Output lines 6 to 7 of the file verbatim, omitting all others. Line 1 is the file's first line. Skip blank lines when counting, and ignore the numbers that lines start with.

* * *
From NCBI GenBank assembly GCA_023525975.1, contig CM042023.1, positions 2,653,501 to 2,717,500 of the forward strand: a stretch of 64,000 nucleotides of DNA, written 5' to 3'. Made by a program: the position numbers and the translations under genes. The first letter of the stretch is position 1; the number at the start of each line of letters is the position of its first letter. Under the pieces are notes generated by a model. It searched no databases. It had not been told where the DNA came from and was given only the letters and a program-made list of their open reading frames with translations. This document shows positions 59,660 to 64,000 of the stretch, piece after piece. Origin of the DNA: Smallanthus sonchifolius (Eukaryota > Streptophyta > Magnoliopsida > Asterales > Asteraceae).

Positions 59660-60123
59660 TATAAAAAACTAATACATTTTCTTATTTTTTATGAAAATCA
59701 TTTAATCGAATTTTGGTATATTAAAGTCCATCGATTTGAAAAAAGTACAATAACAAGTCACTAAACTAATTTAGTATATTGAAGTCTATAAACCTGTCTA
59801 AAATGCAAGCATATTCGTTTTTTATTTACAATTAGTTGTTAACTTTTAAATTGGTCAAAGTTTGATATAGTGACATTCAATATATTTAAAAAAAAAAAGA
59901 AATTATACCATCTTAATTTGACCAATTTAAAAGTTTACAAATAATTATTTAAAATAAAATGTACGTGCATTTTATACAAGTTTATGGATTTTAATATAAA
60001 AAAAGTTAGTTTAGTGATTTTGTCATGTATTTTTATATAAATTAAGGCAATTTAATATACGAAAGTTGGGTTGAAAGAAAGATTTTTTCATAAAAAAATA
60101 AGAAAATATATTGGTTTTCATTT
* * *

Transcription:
59901 AATTATACCATCTTAATTTGACCAATTTAAAAGTTTACAAATAATTATTTAAAATAAAATGTACGTGCATTTTATACAAGTTTATGGATTTTAATATAAA
60001 AAAAGTTAGTTTAGTGATTTTGTCATGTATTTTTATATAAATTAAGGCAATTTAATATACGAAAGTTGGGTTGAAAGAAAGATTTTTTCATAAAAAAATA